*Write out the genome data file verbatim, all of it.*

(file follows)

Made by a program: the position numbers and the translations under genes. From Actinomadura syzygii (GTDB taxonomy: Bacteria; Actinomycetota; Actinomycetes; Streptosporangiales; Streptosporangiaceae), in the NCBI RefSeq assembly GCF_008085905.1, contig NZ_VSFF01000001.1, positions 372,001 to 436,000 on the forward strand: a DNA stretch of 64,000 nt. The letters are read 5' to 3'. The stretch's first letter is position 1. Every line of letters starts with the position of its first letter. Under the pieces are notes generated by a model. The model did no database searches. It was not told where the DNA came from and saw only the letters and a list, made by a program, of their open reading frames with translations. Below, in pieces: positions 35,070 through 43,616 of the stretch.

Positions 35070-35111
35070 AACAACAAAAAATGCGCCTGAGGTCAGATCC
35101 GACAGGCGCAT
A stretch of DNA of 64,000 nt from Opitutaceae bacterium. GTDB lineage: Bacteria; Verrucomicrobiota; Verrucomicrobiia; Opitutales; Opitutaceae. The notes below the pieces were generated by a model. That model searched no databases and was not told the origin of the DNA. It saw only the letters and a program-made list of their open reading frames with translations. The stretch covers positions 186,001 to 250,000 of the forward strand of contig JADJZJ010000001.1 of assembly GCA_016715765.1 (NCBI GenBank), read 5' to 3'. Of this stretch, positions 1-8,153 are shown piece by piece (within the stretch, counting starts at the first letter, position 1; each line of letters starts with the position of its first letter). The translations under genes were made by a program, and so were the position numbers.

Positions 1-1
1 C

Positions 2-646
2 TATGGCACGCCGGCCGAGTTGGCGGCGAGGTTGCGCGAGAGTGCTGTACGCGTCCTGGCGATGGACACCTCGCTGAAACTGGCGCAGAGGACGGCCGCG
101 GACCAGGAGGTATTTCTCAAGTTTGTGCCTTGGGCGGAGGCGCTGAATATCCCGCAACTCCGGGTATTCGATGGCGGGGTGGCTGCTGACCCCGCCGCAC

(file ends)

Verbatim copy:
Made by a program: the position numbers and the translations under genes. From Actinomadura syzygii (GTDB taxonomy: Bacteria; Actinomycetota; Actinomycetes; Streptosporangiales; Streptosporangiaceae), in the NCBI RefSeq assembly GCF_008085905.1, contig NZ_VSFF01000001.1, positions 372,001 to 436,000 on the forward strand: a DNA stretch of 64,000 nt. The letters are read 5' to 3'. The stretch's first letter is position 1. Every line of letters starts with the position of its first letter. Under the pieces are notes generated by a model. The model did no database searches. It was not told where the DNA came from and saw only the letters and a list, made by a program, of their open reading frames with translations. Below, in pieces: positions 35,070 through 43,616 of the stretch.

Positions 35070-35111
35070 AACAACAAAAAATGCGCCTGAGGTCAGATCC
35101 GACAGGCGCAT
A stretch of DNA of 64,000 nt from Opitutaceae bacterium. GTDB lineage: Bacteria; Verrucomicrobiota; Verrucomicrobiia; Opitutales; Opitutaceae. The notes below the pieces were generated by a model. That model searched no databases and was not told the origin of the DNA. It saw only the letters and a program-made list of their open reading frames with translations. The stretch covers positions 186,001 to 250,000 of the forward strand of contig JADJZJ010000001.1 of assembly GCA_016715765.1 (NCBI GenBank), read 5' to 3'. Of this stretch, positions 1-8,153 are shown piece by piece (within the stretch, counting starts at the first letter, position 1; each line of letters starts with the position of its first letter). The translations under genes were made by a program, and so were the position numbers.

Positions 1-1
1 C

Positions 2-646
2 TATGGCACGCCGGCCGAGTTGGCGGCGAGGTTGCGCGAGAGTGCTGTACGCGTCCTGGCGATGGACACCTCGCTGAAACTGGCGCAGAGGACGGCCGCG
101 GACCAGGAGGTATTTCTCAAGTTTGTGCCTTGGGCGGAGGCGCTGAATATCCCGCAACTCCGGGTATTCGATGGCGGGGTGGCTGCTGACCCCGCCGCAC